According to analysis from the Novo Nordisk DAWN2 study, a global study to address the unmet needs of those with diabetes, minority populations in the United States have a more positive outlook when it comes to their diabetes than whites, but report more distress related to their disease, which could lead to negative outcomes.
The DAWN2 (Diabetes Attitudes, Wishes and Needs 2) study is a follow-up to a 2001 study, and found that in the United States, minorities including African Americans, Chinese Americans and Hispanics reported having a more positive psychological well-being, a better quality of life and felt more empowered regarding their diabetes diagnosis compared to whites.
Still, minorities reported higher levels of diabetes distress and felt more burdened by the dietary restrictions, blood sugar monitoring and perceived discrimination related to their diabetes than whites.
“Despite the fact that minority populations are at increased risk for diabetes-related physical health problems and complications, minority groups in this study reported better quality of life and increased empowerment compared with non-Hispanic whites, but they struggle with diabetes distress,” said Mark Peyrot, Professor and Chair of Sociology at Maryland’s Loyola University and principal investigator of the DAWN2 study. “It is important that diabetes care teams be aware of the differences among the diverse populations living with the disease in the United States in order to tailor their approaches to improve the psychological well-being of people with diabetes.”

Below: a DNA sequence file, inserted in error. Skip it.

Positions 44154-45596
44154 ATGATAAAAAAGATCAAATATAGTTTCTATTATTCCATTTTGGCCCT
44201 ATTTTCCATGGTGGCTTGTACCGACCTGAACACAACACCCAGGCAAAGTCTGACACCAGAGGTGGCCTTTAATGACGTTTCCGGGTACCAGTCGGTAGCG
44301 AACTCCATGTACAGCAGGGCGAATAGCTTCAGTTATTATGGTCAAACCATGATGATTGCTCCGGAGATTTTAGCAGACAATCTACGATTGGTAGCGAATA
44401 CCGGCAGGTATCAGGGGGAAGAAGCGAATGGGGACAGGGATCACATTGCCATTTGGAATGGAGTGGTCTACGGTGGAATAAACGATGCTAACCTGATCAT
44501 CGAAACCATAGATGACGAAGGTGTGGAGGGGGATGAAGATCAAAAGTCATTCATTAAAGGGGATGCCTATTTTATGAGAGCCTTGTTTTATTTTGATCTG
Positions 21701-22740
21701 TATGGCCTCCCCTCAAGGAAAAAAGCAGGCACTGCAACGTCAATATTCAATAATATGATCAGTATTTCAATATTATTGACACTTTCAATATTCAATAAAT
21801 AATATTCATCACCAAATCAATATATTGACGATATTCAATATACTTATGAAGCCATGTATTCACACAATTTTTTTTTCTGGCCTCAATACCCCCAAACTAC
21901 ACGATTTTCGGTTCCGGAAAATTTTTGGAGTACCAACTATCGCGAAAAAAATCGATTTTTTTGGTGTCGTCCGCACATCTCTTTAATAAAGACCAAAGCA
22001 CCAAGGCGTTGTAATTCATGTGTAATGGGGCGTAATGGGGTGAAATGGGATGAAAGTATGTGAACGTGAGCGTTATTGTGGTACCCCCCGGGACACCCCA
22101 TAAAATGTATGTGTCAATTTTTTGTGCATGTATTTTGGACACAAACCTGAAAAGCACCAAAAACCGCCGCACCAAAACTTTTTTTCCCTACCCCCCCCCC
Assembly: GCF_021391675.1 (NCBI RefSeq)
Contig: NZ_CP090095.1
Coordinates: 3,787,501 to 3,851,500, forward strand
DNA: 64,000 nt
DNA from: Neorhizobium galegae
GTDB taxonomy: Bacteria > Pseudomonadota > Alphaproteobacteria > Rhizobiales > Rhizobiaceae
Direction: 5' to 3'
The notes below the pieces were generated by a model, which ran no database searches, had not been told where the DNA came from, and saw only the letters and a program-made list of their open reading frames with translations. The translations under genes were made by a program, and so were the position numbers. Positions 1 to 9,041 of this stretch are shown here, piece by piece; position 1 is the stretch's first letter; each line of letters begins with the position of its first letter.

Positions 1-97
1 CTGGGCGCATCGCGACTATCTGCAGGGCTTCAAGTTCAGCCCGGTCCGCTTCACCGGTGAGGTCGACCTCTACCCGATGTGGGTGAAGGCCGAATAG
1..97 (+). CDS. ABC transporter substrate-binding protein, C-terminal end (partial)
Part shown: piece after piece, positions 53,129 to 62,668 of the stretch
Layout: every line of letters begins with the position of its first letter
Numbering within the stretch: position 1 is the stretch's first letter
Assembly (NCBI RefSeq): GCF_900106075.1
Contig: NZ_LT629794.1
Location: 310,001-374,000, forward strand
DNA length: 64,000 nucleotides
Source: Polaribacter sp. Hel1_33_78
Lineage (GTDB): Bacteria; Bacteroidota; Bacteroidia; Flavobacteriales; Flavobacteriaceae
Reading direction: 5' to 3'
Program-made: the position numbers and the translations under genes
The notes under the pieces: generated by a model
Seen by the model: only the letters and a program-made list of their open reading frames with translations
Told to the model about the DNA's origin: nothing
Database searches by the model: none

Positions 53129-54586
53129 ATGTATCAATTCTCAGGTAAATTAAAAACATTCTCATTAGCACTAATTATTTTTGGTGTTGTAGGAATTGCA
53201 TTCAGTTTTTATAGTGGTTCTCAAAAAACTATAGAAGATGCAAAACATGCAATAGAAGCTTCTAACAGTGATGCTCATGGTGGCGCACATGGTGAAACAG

DAWN2 is the largest global study to explore the unmet needs of those with diabetes, and includes participants from 17 countries across four continents. The aim of the project is to determine what needs of those with diabetes are going unmet, to establish a more global health policy regarding diabetes and its treatment and to encourage patient involvement in their own diabetes care and management.
“The psychological impact and burden of diabetes on people living with the disease, especially minority groups, is not fully recognized,” said Todd Hobbs, US Chief Medical Officer for Novo Nordisk Inc. “We continue to learn from the DAWN2™ study and hope that these insights will bring light to many important issues facing the diabetes community.”
The new, U.S.-based research appeared in the journal Current Medical Research and Opinion.